Amazon DynamoDB is a fully managed NoSQL database service designed to automatically scale tables to adjust for capacity and maintain high performance. It does all that while the business can focus on innovation without using important resources on managing the database infrastructure. There is no need for installing, operating, or maintaining database software or managing servers for scalability and availability.

While AWS does the heavy lifting to support DynamoDB, developers do need to be mindful when modeling data for this service, so today we are sharing the best practices to maximize its performance and minimize the costs. Since DynamoDB is a NoSQL database, you will find the first three tips that focus on working efficiently with the database type itself.

1. Query and Scan

  • Avoid full table scans – Optimize your searches in a way that utilizes query operation as much as possible. These operations are restricted to a specified partition key while the scan operation scans the entire table item by item.
  • Use ‘Parallel Scan’ for big datasets – If you want to increase the speed of your scans for huge datasets, try using Parallel Scan which divides the table into segments and then processes each one of them simultaneously. Be aware of its high-capacity demand and potential throttling in case of misuse.

2. Table-Level

  • The locality of reference – Keep related items as close as possible in your NoSQL database because it will improve performance and decrease costs. This is one of the most important factors when it comes to decreasing response times.
  • Store hot and cold Data in different tables – Frequency of data access should be your guide when making tables. For example, you can consider separating time series data into different tables and separating the frequently accessed data in a table different from the old data. This builds upon the principle of Locality of reference but can also serve as a deciding factor for which tables to assign high read-to-write rates to. This will ensure efficient use of provision capacity and minimize the chances of throttling.
  • Avoid Hot Keys – To scale across multiple instances, DynamoDB partitions your data and uses a partition key as a part of the primary keys. These partition keys indicate the instance which should store the particular piece of data. A hotkey is referred to as a partition key that receives significantly more traffic than the other keys in your DynamoDB table. This might lead to going over the I/O capacity and cause throttling. When designing data keys, make sure to distribute traffic uniformly across partitions and choose them wisely.

3. Item-Level

Large attributes with large names can slow down the process. When dealing with large attributes, either compress them using common algorithms like GZIP or store them in an Amazon S3 bucket and its S3 object identifier in the DynamoDB item. Also, use abbreviations or shorter names wherever possible.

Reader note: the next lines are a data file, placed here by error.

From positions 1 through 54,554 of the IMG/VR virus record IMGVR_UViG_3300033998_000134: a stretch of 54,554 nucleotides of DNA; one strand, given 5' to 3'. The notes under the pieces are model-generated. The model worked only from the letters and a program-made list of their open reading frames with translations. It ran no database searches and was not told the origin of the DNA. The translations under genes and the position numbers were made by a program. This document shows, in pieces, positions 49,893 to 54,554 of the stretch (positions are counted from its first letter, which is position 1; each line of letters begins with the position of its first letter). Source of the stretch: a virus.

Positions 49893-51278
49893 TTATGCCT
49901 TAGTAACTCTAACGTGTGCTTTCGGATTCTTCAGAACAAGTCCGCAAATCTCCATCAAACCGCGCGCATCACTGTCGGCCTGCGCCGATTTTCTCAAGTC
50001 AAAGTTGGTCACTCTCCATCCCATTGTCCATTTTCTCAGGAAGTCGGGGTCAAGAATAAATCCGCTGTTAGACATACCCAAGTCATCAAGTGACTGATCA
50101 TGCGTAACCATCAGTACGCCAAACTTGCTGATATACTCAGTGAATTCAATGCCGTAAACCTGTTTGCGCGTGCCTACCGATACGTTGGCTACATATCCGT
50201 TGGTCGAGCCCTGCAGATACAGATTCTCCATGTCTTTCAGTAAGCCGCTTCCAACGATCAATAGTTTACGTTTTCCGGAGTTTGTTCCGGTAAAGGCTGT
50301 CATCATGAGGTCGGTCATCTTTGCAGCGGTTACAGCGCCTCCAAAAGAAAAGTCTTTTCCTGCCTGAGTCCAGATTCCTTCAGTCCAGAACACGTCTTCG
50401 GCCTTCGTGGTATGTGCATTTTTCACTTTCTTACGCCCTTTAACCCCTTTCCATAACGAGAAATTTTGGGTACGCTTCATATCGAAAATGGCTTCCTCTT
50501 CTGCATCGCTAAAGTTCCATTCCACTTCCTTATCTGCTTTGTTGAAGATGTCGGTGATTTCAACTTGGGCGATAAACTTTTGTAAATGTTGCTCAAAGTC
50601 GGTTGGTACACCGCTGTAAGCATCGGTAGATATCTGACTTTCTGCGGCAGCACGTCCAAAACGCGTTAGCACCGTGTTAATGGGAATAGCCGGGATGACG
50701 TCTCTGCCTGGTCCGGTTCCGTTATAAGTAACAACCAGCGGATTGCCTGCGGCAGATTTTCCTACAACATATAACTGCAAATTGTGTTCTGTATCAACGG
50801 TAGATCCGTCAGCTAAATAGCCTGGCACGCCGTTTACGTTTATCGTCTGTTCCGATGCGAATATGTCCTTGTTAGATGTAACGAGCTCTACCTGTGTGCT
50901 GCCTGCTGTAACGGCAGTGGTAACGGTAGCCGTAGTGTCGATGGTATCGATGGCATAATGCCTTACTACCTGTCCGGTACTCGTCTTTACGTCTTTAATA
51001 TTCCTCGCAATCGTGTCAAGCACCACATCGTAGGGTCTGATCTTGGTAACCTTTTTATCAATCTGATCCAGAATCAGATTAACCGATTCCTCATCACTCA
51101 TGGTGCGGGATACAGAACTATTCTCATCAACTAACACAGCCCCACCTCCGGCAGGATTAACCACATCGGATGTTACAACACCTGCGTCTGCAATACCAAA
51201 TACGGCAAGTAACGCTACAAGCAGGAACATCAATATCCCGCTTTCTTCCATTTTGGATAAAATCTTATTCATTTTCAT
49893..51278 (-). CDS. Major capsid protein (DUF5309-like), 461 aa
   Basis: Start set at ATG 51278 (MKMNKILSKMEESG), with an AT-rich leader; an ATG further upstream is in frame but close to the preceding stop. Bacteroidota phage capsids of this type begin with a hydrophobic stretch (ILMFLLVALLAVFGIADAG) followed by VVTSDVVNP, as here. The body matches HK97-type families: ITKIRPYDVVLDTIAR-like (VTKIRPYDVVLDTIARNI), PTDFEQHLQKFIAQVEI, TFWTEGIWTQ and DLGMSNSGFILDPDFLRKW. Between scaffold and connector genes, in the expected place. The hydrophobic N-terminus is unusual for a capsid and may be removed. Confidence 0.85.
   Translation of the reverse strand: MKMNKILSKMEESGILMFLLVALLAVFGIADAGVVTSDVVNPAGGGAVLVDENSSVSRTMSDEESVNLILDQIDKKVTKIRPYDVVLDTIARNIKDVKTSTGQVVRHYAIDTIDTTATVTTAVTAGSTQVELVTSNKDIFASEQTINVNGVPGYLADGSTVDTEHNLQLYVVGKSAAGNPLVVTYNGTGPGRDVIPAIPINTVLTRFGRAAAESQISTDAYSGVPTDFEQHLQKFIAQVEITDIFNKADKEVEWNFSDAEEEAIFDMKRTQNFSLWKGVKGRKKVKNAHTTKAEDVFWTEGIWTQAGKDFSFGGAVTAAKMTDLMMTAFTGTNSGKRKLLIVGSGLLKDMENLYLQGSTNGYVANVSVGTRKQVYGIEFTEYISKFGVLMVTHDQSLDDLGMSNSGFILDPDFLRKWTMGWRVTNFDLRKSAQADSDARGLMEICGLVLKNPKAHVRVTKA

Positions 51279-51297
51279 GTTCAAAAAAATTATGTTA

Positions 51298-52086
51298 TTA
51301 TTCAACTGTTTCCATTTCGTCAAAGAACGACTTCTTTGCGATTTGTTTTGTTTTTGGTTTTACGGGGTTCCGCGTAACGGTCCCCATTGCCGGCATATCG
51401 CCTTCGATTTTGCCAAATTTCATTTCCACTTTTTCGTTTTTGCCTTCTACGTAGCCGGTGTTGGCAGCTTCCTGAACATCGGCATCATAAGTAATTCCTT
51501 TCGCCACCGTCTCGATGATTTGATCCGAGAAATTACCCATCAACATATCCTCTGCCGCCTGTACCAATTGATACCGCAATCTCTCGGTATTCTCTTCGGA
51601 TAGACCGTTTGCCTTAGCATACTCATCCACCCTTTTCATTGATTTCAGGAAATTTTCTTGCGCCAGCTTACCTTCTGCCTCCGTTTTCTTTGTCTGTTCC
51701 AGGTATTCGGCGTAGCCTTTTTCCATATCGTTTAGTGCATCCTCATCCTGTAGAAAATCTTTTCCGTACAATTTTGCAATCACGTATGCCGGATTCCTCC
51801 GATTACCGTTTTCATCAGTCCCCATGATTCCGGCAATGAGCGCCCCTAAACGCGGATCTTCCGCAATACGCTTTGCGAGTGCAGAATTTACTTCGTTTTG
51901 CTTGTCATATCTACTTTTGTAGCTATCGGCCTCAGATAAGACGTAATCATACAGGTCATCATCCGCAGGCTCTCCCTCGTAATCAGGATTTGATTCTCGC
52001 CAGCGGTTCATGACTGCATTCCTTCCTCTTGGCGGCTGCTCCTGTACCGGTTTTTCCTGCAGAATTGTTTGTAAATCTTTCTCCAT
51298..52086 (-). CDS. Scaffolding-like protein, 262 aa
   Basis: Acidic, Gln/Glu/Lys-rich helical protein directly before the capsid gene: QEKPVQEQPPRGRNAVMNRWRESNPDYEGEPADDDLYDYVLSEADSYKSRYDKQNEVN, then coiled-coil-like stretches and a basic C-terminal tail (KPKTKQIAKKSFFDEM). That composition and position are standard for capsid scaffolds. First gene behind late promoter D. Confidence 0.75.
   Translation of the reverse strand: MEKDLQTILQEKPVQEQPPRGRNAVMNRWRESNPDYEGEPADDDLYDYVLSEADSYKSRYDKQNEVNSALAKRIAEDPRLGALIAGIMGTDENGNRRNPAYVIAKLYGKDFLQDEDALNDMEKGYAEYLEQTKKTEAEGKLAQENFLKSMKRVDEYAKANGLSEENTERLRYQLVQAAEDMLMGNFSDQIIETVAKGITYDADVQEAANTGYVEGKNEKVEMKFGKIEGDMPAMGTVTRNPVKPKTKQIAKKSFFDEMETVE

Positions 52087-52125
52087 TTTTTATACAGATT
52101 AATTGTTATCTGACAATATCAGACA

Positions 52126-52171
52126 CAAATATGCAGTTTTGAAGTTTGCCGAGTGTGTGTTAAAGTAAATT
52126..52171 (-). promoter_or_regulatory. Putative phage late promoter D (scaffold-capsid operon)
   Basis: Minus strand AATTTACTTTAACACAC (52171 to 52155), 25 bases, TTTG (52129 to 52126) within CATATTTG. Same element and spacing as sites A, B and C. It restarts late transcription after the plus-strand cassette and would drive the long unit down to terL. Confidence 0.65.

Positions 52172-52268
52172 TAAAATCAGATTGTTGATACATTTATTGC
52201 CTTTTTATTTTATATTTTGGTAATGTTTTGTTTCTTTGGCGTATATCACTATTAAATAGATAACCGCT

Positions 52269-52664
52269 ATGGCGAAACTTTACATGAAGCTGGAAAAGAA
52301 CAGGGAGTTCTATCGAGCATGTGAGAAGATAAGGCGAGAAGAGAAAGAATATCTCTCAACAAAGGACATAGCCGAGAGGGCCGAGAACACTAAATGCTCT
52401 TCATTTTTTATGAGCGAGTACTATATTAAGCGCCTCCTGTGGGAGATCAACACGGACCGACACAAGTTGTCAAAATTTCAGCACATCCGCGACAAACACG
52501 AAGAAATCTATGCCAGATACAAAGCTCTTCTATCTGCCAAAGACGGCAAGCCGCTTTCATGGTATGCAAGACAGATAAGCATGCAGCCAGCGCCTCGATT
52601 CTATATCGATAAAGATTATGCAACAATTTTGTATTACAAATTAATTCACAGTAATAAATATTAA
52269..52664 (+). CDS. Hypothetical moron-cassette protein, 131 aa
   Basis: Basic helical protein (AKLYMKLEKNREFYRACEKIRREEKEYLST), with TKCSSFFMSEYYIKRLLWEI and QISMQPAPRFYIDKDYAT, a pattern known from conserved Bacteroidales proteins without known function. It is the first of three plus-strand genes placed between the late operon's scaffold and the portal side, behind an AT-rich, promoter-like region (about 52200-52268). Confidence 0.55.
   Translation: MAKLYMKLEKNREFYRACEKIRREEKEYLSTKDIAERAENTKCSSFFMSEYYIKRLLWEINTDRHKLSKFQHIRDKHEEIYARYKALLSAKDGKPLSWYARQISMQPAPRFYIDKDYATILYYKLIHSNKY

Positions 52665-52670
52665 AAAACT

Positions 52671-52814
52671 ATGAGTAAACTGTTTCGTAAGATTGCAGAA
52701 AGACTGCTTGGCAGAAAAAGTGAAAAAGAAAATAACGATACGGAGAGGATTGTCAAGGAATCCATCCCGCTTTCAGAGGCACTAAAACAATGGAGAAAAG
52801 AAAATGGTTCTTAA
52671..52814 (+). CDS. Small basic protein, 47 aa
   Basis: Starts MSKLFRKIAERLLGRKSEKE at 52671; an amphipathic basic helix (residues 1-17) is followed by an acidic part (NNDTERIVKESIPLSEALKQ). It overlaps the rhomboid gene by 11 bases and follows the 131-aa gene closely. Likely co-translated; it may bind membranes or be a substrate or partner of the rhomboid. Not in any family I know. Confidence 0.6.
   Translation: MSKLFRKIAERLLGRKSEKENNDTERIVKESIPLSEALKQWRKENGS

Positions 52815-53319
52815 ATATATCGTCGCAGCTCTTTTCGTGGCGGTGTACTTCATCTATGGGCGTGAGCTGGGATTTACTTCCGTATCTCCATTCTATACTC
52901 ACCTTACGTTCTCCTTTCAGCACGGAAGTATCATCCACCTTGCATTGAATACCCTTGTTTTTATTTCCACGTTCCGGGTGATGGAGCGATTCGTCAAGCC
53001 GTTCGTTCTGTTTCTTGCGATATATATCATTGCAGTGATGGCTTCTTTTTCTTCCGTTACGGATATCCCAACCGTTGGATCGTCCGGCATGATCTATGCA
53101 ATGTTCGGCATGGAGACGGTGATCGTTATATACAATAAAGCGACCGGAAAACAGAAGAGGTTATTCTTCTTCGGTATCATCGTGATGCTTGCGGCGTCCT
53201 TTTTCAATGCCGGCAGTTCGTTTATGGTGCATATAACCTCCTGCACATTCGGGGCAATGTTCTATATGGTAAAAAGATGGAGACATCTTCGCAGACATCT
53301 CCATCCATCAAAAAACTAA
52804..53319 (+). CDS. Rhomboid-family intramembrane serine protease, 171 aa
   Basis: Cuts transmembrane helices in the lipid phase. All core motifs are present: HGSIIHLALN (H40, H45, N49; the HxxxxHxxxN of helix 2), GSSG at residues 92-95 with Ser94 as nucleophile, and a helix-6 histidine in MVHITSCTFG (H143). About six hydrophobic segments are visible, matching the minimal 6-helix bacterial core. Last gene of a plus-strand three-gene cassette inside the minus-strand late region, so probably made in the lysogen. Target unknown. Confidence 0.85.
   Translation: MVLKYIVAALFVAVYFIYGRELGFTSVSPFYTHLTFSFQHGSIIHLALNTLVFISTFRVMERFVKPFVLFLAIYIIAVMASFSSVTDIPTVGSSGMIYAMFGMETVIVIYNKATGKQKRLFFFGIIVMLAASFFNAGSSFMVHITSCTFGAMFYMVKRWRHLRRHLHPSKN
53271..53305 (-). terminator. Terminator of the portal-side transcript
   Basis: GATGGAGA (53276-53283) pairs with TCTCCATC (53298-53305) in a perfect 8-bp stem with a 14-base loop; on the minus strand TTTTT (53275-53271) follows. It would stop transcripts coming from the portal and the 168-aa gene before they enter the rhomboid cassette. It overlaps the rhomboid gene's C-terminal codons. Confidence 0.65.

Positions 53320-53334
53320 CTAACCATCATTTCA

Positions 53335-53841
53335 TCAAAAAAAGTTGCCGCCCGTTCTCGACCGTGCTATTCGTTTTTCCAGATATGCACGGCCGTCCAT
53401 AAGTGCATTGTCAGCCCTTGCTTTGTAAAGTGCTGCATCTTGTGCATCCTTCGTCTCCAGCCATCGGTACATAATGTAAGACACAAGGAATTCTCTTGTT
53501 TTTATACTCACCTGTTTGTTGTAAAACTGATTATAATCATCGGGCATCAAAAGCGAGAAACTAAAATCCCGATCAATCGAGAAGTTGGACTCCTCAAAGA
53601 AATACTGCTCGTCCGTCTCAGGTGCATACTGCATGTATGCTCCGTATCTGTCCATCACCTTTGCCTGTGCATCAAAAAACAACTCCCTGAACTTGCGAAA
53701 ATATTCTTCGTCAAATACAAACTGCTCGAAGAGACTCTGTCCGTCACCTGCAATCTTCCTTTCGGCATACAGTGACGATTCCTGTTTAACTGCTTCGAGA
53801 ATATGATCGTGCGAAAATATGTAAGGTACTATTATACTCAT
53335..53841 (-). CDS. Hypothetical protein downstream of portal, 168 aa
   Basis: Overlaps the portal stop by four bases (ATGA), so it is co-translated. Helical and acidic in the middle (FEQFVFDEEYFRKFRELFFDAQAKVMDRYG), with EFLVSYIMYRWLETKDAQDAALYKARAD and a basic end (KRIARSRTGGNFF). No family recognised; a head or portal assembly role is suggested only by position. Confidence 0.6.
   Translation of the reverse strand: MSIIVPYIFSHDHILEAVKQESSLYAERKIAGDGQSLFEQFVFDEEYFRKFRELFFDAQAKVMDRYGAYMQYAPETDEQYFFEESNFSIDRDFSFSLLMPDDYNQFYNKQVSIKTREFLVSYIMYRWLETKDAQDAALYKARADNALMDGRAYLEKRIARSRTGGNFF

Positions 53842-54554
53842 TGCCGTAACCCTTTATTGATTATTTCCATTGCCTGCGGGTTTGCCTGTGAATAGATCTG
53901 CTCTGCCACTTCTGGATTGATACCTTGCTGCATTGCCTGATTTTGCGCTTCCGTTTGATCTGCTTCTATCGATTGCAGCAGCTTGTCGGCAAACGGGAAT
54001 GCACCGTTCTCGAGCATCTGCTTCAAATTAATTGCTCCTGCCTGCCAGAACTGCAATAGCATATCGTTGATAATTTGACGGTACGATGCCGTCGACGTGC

4. Identify Traffic Patterns using On-Demand Mode

DynamoDB has two modes for setting up a required capacity. First is the provisioned mode, where you specify the amount of reading capacity and write capacity units you want available for your tables in advance. Second is the on-demand mode. If you do not know your traffic patterns and are yet to establish an idea of your need, this is the mode to go for. Our suggestion is always to go for on-demand, understand your real requirement, and then switch to provisioned once you know the numbers.

5. Use Cache for Read-Heavy Workloads

Read-heavy workloads or frequently accessed items can constitute most of your capacity. This is why you should practice the use of caching. It has the ability to get your DynamoDB costs down by up to 80% by reducing the number of calls made to your table. This not only reduces the cost, it even increases the performance of your table by reducing the traffic.

6. Use IAM to Enforce Restrictions

IAM has several benefits and almost every section of security, costs, and performance can be taken control of by using this really powerful tool. What we really mean is that IAM policies can be used to control who is allowed to access certain services. In this case, restricting developers and services running expensive scan operations on DynamoDB tables can be helpful to keep your cost in check while ensuring all the resources are being used efficiently for making your business efficient.

7. Use DynamoDB Global Tables for Low Latency Applications

OTT platforms need to deliver content at low latency to as many consumers as possible. The most efficient way of doing this is by bringing the content as close to the user as possible. DynamoDB Global tables work on a similar theory and it automatically replicates data across multiple AWS Regions to deliver content at low latency.